Very informative book and he talks about Genesis. Our preocupation with science
can get in the way of our understanding of Genesis. In the Book of Job Scripture
asks how the world was created–God basically says forget about it. Too complex
for us to understand.
We probably should focus on what God was doing during Genesis and the why of creation…
As to the why (Gn 2:2-3) God made the Sabbath to be the sign of the covenant-
to rest now and forever in God’s blessings.
What was God doing? He was building a home for us during His big construction
project. I suppose it doesn’t matter how long it took.
I thank God daily for His guidance -the Catholic Church. Hopefully was all can
enjoy the “Why” of creation forever!
The supposed two creation accounts are not. It is one tale told in two complimentary parts. This is a literary method used in this time period not exclusively but more frequently. The first part is the part is a broad outline of the Lord’s handy work to set up the more specific story of the fall. Man is created last as the pinnacle of the Lord’s Creation. The garden is prepared already and is brought to bloom as Adam is placed in it. The animals which having already been made are now brought to Adam to be named “And the Lord God said: It is not good for man to be alone: let us make him a help like unto himself. And the Lord God having formed out of the ground all the beasts of the earth, and all the fowls of the air, brought them to Adam to see what he would call them” (DR Genesis 2:18-20) The chronological specificity was prescribed previously. Now the focus is on the man and woman and their relationship to each other, the Lord, and peaks with the fall. The “animals which having already been made…” is a re-emphasis on the fact that the Lord already created the animals out of the earth, not a different order of creation.
These conspiracy theories didnt come out in stride until the Victorian/Modernism era. Modernism for one encourages personal interpretation of all works, which is why people start making the claim that the Bible is just a bunch of fairy tales and stories for entertainment rather than an actual account of history. Thats how agnostics and atheists see it(and we know how vocal and whinny they are), even though for 4000 years the author never stated such an intent and hardly any scholars thought it so either. Also during this time Darwins "OoS" hit its stride and had folks loosing their weak and easily deceived minds, which contributed to attacks on Christianity. Its a synergistic effect with negative commentary. Now the agnostic scholars who have no business writing in a Bible have unparalleled access to published commentary for whatever reason.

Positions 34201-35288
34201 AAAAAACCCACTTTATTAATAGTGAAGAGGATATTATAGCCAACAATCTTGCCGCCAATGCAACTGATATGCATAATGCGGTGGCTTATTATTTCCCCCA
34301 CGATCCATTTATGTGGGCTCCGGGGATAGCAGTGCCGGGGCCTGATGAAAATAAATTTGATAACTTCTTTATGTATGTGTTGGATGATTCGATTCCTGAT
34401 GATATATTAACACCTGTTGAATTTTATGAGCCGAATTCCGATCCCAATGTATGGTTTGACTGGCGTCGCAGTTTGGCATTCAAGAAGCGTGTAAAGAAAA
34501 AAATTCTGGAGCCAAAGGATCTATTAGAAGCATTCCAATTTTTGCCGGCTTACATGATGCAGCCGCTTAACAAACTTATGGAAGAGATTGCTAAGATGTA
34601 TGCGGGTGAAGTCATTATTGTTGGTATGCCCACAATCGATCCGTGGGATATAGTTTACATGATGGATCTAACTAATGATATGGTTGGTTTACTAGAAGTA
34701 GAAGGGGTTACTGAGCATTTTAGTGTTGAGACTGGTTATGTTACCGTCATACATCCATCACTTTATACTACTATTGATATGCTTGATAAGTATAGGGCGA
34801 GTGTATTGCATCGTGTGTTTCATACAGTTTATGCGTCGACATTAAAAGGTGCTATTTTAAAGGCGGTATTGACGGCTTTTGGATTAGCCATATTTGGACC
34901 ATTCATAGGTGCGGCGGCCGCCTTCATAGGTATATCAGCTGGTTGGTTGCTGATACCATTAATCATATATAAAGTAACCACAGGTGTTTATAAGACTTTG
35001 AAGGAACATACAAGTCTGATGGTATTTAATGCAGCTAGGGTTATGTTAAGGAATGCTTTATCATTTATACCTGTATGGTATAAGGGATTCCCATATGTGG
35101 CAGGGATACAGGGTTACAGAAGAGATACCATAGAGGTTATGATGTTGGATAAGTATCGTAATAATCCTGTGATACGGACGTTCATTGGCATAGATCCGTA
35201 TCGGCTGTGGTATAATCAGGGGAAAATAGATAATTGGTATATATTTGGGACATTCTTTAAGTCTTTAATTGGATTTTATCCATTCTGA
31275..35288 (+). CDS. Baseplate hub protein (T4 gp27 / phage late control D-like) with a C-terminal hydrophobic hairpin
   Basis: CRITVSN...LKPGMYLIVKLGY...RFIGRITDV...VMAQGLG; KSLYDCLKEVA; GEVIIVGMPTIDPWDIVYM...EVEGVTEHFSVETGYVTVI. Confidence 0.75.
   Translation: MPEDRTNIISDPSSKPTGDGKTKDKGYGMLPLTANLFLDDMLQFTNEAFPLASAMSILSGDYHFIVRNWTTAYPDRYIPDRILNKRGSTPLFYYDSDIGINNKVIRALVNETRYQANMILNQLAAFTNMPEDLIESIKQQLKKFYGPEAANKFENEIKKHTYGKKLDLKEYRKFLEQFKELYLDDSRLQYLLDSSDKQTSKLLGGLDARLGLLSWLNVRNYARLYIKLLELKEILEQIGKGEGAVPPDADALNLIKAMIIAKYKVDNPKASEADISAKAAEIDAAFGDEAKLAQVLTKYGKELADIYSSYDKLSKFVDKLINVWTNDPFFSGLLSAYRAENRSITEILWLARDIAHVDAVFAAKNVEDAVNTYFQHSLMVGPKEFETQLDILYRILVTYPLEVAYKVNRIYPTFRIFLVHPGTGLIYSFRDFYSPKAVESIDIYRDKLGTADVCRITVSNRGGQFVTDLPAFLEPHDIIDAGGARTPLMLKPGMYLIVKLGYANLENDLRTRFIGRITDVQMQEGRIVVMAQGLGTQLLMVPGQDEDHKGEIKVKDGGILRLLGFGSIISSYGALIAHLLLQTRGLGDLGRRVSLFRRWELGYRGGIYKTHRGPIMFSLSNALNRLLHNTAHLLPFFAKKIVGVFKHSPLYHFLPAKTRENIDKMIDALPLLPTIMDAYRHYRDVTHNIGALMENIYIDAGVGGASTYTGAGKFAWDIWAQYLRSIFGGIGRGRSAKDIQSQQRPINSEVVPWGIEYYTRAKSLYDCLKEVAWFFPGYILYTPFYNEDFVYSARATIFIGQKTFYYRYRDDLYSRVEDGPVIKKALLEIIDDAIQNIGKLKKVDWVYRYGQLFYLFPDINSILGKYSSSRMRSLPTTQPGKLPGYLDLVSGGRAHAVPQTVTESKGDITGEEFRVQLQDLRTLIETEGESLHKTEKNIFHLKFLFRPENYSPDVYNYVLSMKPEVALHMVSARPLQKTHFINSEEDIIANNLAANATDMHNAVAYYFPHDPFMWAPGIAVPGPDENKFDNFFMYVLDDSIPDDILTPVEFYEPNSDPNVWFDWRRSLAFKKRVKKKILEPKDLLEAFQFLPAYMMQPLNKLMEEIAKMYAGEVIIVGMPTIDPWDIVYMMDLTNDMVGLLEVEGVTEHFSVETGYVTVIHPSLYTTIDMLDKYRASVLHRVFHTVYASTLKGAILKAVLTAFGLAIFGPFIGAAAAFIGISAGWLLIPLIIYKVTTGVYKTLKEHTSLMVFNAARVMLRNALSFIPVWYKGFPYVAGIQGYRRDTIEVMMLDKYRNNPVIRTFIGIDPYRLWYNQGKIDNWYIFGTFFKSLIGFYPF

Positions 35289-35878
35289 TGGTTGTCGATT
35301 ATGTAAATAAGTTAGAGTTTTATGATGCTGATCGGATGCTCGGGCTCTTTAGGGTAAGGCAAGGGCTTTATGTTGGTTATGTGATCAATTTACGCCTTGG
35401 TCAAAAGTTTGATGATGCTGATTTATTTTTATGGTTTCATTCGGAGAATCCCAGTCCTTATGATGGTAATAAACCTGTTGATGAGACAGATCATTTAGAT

The first bibles were all written by priests. Some heretics in the time of the reformation, but still priests. Now we have joe agnostic who is the self ascribed authority, giving inaccurate dates to books because prophecy is TOO ACCURATE, despite all other criteria being met for traditionally thought(older) dating.
I don’t mean to be name dropping here, but in Dr. Hahn’s Biblical Foundations class, he made it clear that it is a mistake to look to Genesis to try to determine the age of the earth or determine the scientific origins of humanity. Yes Genesis is clear, but it is not intended to be a literal historical account of the origin of man, but rather an account of the order of creation, that is, the fact that creation is ordered towards worship and liturgy.
To me the greatest miracle is “God created the heavens and the earth.” The how is not important to me. Many things about history aren’t clear except in hindsight. Much of the Old Testament doesn’t have meaning until Jesus Christ and the Crucifixion. With all of their knowledge scientists can’t create a single simple organism such as a worm or fly. However when I hold a baby in my arms I KNOW there is a God. Scripture was written that we might know God and to come to salvation.
God created the Heavens and the earth and then everything else and somewhere in the Creation continuum he imbued man with a conscience. Could it have happened with Australopithicas or Neanderthal- why do we have a consience. I have a friend who says it never rained on the Earth until the flood of Noah- why:because the Bible never mentions rain before this.Just because the document does’nt say it rained doesn’t mean its true. Hard to explain that rain is a natural occurrence.
I’m wondering about something, were there other ppl beside Adam and Eve? If Adam and Eve were the first ppl, then how did the human population came into being? Wouldn’t Adam and Eve and their children would have to commit incest?